☞ Bureaucracy

  • If you’ve any love of Wikipedia at all, read this and weep. I know from personal experience that this account is not an isolated incident. There are people who magically appear out of the woodwork to delete anything that is not perfectly formed and fully cited as soon as it appears. They often come with a skewed social agenda too, and explain why you are politically incorrect as well as a disgusting, manipulative rule-breaker. The result? The only way to start a new article is to write it offline and post it, perfect, in one go.

    The idea of contributing what you can and letting it grow is long lost, and today Wikipedia is a bureaucratic place with a Kafkaesque tinge. It desperately needs fixing; I am beginning to doubt there is anyone at WMF who cares, though.

  • People are gradually beginning to ask questions about the role of Intellectual Ventures and their immense holding of software patents. Kodak is not a company I like (they trolled Sun for a fortune) but this accusation is very serious. Getting to the bottom of it would take some serious and well-funded investigation. Or, plan B, we can ask our legislators to remove the mechanisms used for trolling…
  • They keep pretty quiet about layoffs and offshoring, but the truth seems to be that IBM has been cutting loads of jobs as well as changing policies to ensure older staff leave (I have heard from several former IBM UK colleagues who have been forced out by pension rule changes in the last year). Seems IBM is embarrassed about anyone finding out and getting more opaque with the data so we can’t tell. Not the ethics of the company I joined in 1990, I must say.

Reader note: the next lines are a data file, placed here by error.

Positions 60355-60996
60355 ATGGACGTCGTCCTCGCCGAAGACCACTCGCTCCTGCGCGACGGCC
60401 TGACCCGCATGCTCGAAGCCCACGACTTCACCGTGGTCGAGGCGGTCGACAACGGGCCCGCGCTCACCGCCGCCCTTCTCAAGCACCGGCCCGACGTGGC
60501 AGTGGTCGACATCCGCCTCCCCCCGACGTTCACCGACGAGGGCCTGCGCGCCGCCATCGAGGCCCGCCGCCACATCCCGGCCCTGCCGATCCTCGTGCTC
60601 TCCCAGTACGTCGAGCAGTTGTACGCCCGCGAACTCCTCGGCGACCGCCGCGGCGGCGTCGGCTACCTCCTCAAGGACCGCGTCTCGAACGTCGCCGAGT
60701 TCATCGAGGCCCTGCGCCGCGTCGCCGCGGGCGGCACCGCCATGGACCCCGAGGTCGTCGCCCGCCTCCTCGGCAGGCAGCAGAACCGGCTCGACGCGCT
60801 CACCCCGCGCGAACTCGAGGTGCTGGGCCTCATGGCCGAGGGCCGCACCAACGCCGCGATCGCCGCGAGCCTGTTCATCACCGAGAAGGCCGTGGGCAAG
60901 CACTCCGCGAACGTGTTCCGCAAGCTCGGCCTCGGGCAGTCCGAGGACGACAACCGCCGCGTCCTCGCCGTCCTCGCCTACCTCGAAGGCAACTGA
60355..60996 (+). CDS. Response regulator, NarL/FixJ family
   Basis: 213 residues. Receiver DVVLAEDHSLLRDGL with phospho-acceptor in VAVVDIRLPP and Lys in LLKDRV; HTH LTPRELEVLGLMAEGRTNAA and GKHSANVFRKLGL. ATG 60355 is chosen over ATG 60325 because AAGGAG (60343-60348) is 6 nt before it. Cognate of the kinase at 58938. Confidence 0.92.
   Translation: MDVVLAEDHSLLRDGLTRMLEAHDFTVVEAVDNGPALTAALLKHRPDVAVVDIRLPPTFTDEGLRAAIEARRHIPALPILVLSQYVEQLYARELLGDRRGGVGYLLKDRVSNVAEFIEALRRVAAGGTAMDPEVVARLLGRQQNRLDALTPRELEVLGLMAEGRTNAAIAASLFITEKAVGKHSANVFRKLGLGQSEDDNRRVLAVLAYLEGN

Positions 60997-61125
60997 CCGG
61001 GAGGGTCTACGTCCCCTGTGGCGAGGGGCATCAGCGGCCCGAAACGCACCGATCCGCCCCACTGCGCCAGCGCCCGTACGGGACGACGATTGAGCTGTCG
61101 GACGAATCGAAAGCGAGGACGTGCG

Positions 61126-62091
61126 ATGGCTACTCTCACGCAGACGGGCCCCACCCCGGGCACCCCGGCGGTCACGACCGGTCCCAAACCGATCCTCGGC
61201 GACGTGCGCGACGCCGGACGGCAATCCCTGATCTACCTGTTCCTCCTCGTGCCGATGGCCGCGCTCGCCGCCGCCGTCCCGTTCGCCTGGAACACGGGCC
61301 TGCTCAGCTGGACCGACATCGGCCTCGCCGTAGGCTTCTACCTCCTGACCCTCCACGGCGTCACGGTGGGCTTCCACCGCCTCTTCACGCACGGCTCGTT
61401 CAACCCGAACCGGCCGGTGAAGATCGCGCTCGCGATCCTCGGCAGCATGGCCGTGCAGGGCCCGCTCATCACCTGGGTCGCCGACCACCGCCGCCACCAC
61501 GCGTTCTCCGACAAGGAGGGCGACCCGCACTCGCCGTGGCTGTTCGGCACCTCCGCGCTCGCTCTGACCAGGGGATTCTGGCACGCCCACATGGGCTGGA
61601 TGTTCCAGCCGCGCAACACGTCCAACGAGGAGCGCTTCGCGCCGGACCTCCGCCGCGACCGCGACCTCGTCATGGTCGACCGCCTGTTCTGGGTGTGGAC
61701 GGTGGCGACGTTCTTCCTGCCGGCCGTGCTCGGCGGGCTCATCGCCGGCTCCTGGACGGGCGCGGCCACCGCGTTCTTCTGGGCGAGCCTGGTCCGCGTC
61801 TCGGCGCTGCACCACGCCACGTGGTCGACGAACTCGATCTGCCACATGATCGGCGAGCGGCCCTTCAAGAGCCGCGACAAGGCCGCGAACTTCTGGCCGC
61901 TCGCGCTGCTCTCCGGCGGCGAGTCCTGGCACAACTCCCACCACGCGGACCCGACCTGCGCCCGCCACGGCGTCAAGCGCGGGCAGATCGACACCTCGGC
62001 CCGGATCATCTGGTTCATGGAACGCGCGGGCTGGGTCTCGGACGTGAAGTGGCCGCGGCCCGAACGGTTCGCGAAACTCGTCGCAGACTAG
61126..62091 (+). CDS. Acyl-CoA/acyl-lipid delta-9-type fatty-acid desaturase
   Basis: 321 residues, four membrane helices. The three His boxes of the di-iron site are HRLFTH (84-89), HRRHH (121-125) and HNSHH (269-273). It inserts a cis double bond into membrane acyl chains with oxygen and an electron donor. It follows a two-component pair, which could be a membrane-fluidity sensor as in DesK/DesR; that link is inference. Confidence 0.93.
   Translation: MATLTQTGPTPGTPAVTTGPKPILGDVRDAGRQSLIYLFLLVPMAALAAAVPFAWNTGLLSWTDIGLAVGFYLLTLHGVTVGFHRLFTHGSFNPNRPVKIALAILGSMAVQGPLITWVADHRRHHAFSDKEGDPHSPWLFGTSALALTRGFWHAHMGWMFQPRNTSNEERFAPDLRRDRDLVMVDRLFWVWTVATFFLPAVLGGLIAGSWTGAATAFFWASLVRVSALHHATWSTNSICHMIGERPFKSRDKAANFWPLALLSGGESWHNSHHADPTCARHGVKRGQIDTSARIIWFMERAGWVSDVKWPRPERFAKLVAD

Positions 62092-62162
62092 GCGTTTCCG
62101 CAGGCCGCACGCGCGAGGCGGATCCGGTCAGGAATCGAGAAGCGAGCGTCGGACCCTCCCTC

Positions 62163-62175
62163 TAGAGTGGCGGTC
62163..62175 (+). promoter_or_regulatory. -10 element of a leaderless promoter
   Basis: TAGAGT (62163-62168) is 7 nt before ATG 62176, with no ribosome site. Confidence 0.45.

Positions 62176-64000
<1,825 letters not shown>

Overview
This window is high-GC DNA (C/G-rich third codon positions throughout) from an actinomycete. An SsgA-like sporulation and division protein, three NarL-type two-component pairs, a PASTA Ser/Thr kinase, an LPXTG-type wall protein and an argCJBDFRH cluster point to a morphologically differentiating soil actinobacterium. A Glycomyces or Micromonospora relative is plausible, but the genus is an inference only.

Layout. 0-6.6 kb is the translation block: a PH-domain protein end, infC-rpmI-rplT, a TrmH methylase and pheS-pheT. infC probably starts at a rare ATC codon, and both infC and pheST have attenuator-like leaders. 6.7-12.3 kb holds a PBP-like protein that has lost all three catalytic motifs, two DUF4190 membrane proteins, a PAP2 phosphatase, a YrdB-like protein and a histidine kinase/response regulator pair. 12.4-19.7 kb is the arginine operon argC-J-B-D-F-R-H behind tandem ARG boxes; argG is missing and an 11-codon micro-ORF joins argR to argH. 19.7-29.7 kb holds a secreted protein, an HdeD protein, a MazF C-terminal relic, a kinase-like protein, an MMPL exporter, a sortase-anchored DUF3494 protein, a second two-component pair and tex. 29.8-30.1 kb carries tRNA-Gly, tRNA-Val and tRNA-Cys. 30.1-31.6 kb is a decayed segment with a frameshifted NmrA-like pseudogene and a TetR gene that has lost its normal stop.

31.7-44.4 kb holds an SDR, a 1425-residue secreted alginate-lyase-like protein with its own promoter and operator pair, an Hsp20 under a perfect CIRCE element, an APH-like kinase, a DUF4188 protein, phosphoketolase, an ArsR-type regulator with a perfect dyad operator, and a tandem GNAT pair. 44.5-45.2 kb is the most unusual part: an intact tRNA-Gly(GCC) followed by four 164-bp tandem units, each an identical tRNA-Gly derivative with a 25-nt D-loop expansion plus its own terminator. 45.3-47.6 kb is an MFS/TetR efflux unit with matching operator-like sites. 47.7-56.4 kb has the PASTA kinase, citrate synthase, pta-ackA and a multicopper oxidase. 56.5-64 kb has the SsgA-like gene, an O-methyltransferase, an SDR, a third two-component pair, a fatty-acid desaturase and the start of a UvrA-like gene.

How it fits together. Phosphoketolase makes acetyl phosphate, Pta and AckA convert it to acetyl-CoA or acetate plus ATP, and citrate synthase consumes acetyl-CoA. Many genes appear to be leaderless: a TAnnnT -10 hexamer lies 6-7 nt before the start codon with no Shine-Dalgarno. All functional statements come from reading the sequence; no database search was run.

• This looks like a wonderfully quirky transparent democracy project and a great resource for journalists and activists. I’ll certainly be sending in the leaflets that arrive here.
  • Use the e-mail address in this press release to send your concerns about ACTA. Those concerns might include the transparency of the process and the fact the EC is blocking it, the mandate on ISPs to regulate the content of traffic on their networks or be liable for the consequences, impact on individuals since “large scale counterfeiting” is not adequately defined for online activity, and creation of uncertainty that allows corporations to chill open source and open data activity. Send your e-mail now, they want it by Monday.
Advertisements

2 Responses

  1. Social comments and analytics for this post…

    This post was mentioned on Twitter by sunil_abraham: RT: @webmink #Wikipedia, Notability, and Open Source Software If you’ve any love of Wikipedia at all, rea… http://bit.ly/d5VbzY

  2. One of IBM’s tactics in handling the changes to the UK pension plans was to mark all communication on the subject “IBM Confidential”, even though it was not commercially sensitive information in any normal sense. Thus an employee who revealed information about the proposals in the public domain could be summarily dismissed.

Comments are closed.

%d bloggers like this: